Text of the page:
Under Hong Kong law, in determining whether a post-employment restraint is reasonably necessary to protect the business interests of an employer, a court has regard to the circumstances in which the restraint was agreed to, its objective and the position of both parties. 20 This is consistent with the English approach. Lord Parker said in Morris v Saxelby that: The reason, and the only reason for upholding such a restraint on the part of an employee is that the employer has some proprietary right, whether in the nature of trade connection or in the nature of trade secrets, for the protection of which such a restraint is to have regard to the duties of the employee which are reasonably necessary. Such a restraint has, so far as I know, never been upheld, if directed only to the prevention of competition or against the use of the personal skill and knowledge acquired by the employee in his employer's business. 21

In Ltd v Cheuk Chun Fai, 22 approximately two months before the employee resigned, his employer planned to develop sales of a novelty entertainment item and the employee was requested to find a distribution agent for the item. After the employee resigned the employer discovered the item for sale through a competitor‟s website. The employee now worked for that competitor and the former employer claimed the employee had made use of its confidential information. This was in contravention of a restrictive covenant of eighteen months duration preventing the employee from working post-employment in the same line of business as the employer. The covenant was held reasonably necessary for the protection of the employer‟s legitimate trade interests and an interlocutory injunction was accordingly awarded. Each case will turn on its facts. In HSBC Bank plc v Wallace the duration of six months (less gardening leave23) was regarded as a not unreasonable period to expect of the employee 18 19 20 21 22 23

[1977] 1 WLR 1472, 1479. [2008] 1 HKLRD 613, [62]. Wealthy Realty Ltd v Cheng Yung [2008] 2 HKLRD 425, 429. [1916] AC 688, 710. [2007] HKEC 1872. „Gardening leave‟ refers colloquially to the practice of an employee, during their notice period, being paid but not being allowed to attend the workplace.


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and, the territory the covenant purported to cover – the Asia-Pacific region – was not too large.24 A court can sever from a covenant all that is necessary to make it reasonable if it is practicable and fair to do so in the circumstances. 25 The test applied is whether the proposed amendment to the clause would render the obligation created by it “substantively different.”26 If so, there will be no severance. There will be circumstances where a non-complete contractual restraint will usually be found to be reasonable and this includes cases where the nature of the ex-employee‟s duties necessitates an especially proximate relationship between an employee and a client of their employer. The rationale here is that when the employee departs to take up service for a nearby competing employer, the client feels compelled to follow. In HSBC Bank Plc v Wallace three such examples were given: a senior hairdresser, a real estate agent working alone in a small, developing country town and an insurance broker in a niche market.27 4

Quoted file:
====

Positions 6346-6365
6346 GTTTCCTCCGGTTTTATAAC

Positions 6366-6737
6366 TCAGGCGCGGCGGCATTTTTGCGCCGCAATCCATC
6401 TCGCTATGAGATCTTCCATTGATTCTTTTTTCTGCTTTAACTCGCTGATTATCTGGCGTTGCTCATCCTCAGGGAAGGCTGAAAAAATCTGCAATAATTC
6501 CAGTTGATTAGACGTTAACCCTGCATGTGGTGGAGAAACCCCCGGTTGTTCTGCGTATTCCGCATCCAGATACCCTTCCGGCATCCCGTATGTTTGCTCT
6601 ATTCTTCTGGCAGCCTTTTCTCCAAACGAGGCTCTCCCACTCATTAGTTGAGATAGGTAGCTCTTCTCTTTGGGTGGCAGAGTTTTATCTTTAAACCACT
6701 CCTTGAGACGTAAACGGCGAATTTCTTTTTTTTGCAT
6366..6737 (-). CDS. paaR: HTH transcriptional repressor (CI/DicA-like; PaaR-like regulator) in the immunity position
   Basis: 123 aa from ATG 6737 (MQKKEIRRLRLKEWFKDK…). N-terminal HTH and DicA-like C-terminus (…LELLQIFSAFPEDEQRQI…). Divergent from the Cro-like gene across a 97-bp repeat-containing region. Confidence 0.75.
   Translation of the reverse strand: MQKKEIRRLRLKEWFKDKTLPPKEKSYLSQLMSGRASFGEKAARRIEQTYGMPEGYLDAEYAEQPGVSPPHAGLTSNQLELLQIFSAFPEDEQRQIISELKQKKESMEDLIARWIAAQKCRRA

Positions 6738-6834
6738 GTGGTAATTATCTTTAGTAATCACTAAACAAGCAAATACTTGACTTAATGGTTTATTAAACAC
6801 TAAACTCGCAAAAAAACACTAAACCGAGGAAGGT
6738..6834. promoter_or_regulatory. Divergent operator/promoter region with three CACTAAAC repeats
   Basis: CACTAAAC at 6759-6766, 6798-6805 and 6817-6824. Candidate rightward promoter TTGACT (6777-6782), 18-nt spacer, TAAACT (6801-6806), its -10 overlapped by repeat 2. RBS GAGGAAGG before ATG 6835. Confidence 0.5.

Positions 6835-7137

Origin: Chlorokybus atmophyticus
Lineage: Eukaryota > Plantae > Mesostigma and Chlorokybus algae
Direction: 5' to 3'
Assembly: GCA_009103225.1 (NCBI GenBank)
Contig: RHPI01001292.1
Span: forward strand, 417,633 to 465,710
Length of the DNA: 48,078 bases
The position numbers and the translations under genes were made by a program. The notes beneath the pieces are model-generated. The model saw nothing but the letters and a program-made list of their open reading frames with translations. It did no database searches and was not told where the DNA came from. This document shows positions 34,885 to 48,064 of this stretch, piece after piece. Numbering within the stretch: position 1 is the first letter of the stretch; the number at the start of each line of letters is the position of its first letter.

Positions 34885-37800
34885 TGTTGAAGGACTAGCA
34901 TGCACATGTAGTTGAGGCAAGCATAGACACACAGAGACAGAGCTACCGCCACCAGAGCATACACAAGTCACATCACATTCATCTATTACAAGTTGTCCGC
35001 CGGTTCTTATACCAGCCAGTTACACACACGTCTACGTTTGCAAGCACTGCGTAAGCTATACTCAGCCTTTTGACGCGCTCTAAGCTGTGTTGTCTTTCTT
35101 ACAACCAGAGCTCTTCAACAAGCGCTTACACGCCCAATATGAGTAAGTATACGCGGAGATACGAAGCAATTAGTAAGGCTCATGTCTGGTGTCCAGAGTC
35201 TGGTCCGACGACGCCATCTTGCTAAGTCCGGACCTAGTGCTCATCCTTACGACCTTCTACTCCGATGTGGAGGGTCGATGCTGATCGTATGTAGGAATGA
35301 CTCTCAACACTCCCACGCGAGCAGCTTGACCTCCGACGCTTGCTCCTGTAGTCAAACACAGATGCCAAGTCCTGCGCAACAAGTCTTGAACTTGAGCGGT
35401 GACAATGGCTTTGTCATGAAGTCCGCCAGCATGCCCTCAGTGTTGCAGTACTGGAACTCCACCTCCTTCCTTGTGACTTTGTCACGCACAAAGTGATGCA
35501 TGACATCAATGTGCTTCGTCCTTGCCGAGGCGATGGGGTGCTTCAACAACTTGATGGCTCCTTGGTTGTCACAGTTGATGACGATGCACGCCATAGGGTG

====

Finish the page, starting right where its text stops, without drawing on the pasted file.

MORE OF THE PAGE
There are three elements to satisfy in an action for breach of confidence: (i) the information must have the necessary quality of confidence about it; (ii) the information must have been imparted in circumstances importing an obligation of confidence; and (iii) there must be an unauthorised use of that information to the detriment of the party communicating it.28 The question often raised in cases is: which information of an employer is capable of being protected? In the New South Wales case of Freedom Motors Australia Pty Ltd v Vaupotic,29 it was found that the process of converting a particular vehicle so that it was capable of being used by people with disabilities was „novel‟ but that the techniques for doing so were „relatively standard‟ and in the public domain. Rather, in this case the employee‟s breach was not in setting up a new business using the same techniques as those of the former employer, but in taking with him quotation forms and order forms containing detailed pricing of items involved in the conversion, along with the terms and conditions of sale of the ex-employer and quotations and invoices. This information was held to be confidential to Freedom Motors. The decision in Freedom Motors is consistent with the approach of Lord Greene in Saltman Engineering Co Ltd v Campbell where the Master of the Rolls held that the ultimate test was whether the information taken “had the necessary quality of confidence about it, namely, it must not be something which is public property and public knowledge.”30 If an employer suspects that an ex-employee is misusing information, he or she will have the option of seeking an interlocutory injunction to restrain the person from further use of the information. Such an injunction will only be awarded on the basis that there is an identifiable and clearly evidenced loss arising out of the alleged breach of confidence, and that the information is in fact confidential. In Corrs Pavey Whiting & Byrne v Collector of Customs (Vic), Gummow J said that, to obtain an injunction, in 24 25 26